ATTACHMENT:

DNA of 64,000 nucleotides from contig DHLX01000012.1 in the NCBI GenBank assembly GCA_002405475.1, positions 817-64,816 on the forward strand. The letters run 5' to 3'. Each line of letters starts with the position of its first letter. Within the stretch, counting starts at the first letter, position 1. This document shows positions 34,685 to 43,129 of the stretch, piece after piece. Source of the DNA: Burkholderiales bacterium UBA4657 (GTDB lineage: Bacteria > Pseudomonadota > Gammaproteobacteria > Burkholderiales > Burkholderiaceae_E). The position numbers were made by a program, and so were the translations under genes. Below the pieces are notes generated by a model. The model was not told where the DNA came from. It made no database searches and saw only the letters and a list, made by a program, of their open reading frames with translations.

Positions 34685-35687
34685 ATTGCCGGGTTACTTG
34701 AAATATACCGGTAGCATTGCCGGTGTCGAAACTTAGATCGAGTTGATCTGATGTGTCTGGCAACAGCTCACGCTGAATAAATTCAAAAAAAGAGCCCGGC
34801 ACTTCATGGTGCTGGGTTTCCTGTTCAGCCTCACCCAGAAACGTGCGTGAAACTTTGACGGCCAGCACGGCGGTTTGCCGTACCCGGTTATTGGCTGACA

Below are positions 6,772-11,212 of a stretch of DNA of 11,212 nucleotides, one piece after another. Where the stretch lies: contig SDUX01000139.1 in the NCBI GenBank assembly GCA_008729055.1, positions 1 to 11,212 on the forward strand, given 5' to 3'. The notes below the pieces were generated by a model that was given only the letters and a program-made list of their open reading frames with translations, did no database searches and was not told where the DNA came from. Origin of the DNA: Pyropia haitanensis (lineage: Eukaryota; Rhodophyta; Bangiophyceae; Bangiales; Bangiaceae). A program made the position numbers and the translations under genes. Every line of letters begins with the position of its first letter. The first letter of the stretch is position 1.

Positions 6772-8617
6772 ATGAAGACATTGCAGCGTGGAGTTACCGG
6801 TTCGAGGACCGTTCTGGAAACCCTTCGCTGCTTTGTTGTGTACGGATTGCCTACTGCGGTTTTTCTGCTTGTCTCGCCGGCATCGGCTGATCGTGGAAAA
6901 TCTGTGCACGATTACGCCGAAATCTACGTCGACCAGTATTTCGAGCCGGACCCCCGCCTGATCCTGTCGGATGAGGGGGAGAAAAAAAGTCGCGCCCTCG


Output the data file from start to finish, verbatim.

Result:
DNA of 64,000 nucleotides from contig DHLX01000012.1 in the NCBI GenBank assembly GCA_002405475.1, positions 817-64,816 on the forward strand. The letters run 5' to 3'. Each line of letters starts with the position of its first letter. Within the stretch, counting starts at the first letter, position 1. This document shows positions 34,685 to 43,129 of the stretch, piece after piece. Source of the DNA: Burkholderiales bacterium UBA4657 (GTDB lineage: Bacteria > Pseudomonadota > Gammaproteobacteria > Burkholderiales > Burkholderiaceae_E). The position numbers were made by a program, and so were the translations under genes. Below the pieces are notes generated by a model. The model was not told where the DNA came from. It made no database searches and saw only the letters and a list, made by a program, of their open reading frames with translations.

Positions 34685-35687
34685 ATTGCCGGGTTACTTG
34701 AAATATACCGGTAGCATTGCCGGTGTCGAAACTTAGATCGAGTTGATCTGATGTGTCTGGCAACAGCTCACGCTGAATAAATTCAAAAAAAGAGCCCGGC
34801 ACTTCATGGTGCTGGGTTTCCTGTTCAGCCTCACCCAGAAACGTGCGTGAAACTTTGACGGCCAGCACGGCGGTTTGCCGTACCCGGTTATTGGCTGACA

Below are positions 6,772-11,212 of a stretch of DNA of 11,212 nucleotides, one piece after another. Where the stretch lies: contig SDUX01000139.1 in the NCBI GenBank assembly GCA_008729055.1, positions 1 to 11,212 on the forward strand, given 5' to 3'. The notes below the pieces were generated by a model that was given only the letters and a program-made list of their open reading frames with translations, did no database searches and was not told where the DNA came from. Origin of the DNA: Pyropia haitanensis (lineage: Eukaryota; Rhodophyta; Bangiophyceae; Bangiales; Bangiaceae). A program made the position numbers and the translations under genes. Every line of letters begins with the position of its first letter. The first letter of the stretch is position 1.

Positions 6772-8617
6772 ATGAAGACATTGCAGCGTGGAGTTACCGG
6801 TTCGAGGACCGTTCTGGAAACCCTTCGCTGCTTTGTTGTGTACGGATTGCCTACTGCGGTTTTTCTGCTTGTCTCGCCGGCATCGGCTGATCGTGGAAAA
6901 TCTGTGCACGATTACGCCGAAATCTACGTCGACCAGTATTTCGAGCCGGACCCCCGCCTGATCCTGTCGGATGAGGGGGAGAAAAAAAGTCGCGCCCTCG